The struggle for clean water isn’t specific to Africa. Water woes consume much of the developing world. In Honduras, as in every other region, children suffer the most. But in this community, people decided to do something about it.
Normally gregarious, Pedro Antonio Goday Sosa was miserable. Every day, he watched families slog down a muddy trail to the Hato River in eastern Honduras, their horses and wheelbarrows laden with empty plastic containers. Winding through the coffee and tobacco fields of the Jamastran Valley, the Hato River is shared by men, women, children, cows, horses, and pigs. It is filthy. The 70-year-old grandfather, known affectionately as Don Pedro, saw how drinking from the river was making people sick, and he was determined to stop it.
At a community meeting in 2016, Don Pedro’s frustration spilled over. He appealed to World Vision Project Manager Ruth Cardenas and World Vision Facilitator Noe Rodriguez, an expert in water and sanitation, on behalf of the children. He begged Noe and Ruth to find a solution to the problem. The Hato River was a plague on the 3,000 people who lived in two communities, Sartenejas and Zamorano.
Noe and Ruth consulted with World Vision’s water, sanitation, and hygiene staff at the national office in Tegucigalpa. They got good news. “Suddenly, the project was planned in the budget for 2018,” says Noe, “but only for drilling a well.” Don Pedro wasn’t satisfied. It wasn’t enough. Children were suffering.
Don Pedro knew the water crisis in Jamastran had to be fixed right away. But a permanent solution would only be possible if World Vision, two communities, and big-hearted donors united in a project orchestrated by God.
A Honduran community in crisis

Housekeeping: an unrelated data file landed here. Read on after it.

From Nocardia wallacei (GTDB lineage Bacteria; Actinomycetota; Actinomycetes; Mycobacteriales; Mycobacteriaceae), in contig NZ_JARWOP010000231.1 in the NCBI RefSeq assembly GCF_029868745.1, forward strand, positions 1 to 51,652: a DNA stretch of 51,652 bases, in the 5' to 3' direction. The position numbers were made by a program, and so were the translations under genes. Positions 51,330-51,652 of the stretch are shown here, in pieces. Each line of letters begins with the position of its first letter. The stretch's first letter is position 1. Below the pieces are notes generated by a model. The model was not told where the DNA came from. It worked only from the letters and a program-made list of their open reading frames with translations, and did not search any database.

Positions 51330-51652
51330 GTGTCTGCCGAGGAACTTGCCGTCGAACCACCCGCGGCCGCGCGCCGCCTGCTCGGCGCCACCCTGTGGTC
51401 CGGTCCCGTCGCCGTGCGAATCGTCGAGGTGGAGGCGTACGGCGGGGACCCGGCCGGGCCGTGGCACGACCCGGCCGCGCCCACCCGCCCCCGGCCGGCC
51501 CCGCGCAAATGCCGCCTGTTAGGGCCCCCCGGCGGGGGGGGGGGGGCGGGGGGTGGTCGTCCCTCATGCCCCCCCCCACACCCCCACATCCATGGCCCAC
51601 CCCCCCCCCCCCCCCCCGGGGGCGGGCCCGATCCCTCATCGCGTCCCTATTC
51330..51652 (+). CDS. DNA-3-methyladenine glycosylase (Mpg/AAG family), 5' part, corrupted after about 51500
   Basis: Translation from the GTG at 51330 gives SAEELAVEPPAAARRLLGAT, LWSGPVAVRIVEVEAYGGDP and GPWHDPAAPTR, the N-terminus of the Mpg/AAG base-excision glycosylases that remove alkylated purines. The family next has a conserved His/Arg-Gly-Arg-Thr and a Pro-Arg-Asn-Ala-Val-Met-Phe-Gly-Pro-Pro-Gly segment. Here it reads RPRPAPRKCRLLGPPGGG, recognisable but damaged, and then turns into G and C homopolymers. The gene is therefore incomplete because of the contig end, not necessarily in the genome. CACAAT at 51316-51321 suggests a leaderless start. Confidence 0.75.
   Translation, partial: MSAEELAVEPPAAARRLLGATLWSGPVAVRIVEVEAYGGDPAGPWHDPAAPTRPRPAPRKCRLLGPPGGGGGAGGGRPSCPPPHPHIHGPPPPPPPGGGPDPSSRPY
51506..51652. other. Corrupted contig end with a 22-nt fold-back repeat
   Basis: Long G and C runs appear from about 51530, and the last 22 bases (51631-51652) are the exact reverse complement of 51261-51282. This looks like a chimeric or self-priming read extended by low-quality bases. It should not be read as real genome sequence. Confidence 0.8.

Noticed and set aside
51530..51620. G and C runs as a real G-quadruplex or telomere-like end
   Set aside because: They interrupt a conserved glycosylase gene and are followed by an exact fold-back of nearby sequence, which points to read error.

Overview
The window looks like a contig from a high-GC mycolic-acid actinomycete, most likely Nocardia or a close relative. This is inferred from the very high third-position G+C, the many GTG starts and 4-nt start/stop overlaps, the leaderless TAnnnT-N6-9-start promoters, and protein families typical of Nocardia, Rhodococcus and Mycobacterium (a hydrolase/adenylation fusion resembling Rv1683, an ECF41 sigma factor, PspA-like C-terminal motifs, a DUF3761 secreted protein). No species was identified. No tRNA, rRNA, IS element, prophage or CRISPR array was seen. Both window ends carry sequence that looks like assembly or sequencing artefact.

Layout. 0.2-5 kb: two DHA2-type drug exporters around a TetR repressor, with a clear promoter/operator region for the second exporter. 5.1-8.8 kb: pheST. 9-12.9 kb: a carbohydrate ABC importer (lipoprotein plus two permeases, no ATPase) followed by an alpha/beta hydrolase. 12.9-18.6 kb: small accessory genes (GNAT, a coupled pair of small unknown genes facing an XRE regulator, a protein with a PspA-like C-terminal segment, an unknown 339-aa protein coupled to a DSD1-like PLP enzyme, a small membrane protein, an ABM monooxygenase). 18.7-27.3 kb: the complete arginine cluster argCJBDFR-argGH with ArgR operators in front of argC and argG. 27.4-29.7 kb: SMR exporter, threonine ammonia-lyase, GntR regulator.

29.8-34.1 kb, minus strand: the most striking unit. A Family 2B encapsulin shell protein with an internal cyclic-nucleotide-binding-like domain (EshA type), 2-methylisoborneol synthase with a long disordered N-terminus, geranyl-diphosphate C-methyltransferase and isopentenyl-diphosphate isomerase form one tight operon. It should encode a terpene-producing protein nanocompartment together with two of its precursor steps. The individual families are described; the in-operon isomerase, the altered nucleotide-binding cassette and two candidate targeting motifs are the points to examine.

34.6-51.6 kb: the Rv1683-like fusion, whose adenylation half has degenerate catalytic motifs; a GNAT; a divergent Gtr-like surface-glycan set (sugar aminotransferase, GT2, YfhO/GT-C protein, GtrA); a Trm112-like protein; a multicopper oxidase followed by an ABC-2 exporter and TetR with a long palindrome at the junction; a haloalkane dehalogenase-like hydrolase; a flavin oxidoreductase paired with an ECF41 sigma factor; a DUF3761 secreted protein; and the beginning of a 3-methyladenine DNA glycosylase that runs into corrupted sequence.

Drinking dirty water affected all of life in Jamastran, creating perpetual health problems for children. “We found it was contaminated with Hepatitis A and poisons,” says Dr. Zulema Lopez, who blames the animals who drink and waste there and the pesticides that trickle into the river from the coffee and tobacco fields that provide residents with a meager income. “It’s normal to see children throwing up and expelling worms,” says Ana Lainez, the clinic’s nurse.
The clinic routinely treats children who are malnourished, suffering from diarrhea, and infected with cholera. Some damage can never be undone. “It affects their cognitive development,” says Dr. Zulema. If that’s not enough, the clinic gets its water from the very source of so much illness — the Hato River. Lips pursed, Nurse Ana opens the tap in the delivery room. Brown water runs out like tea steeped too long in a pot. “We can’t even wash our hands in it,” she says.
At the primary school, dirty river water is stored in a pila, a cement tank. The tank is so deep that the littlest students risk falling in when they scoop water. The school’s gentle janitor, Lionel Arriola, 44, worries for them. “Sometimes their thirst is so big they go to the pila and drink water,” he says. “One hour later, they are vomiting.”
Families suffered the most.
Every day, Johanna Hernandez, 23, would walk 6 kilometers (3.7 miles) — the average distance people in the developing world walk to get water for drinking, cooking, and cleaning — for dirty water. Three times a day, she would fill an old wheelbarrow with empty soda bottles and take her sons, David, 5, and Noe, 3, to the river. Shivering, she’d wade knee-deep into the cold, chocolate-colored water while the boys played in the sand on the bank.
Filling soda bottles, their once-cheerful labels peeling with wear, is both tedious and dangerous. Only a few months before, David was caught in the current, drifting out of his mother’s reach until a big rock stopped his path. “I was washing my clothes here,” she says. “He almost drowned.” David survived, a deep cut on his lip as a reminder of his brush with death.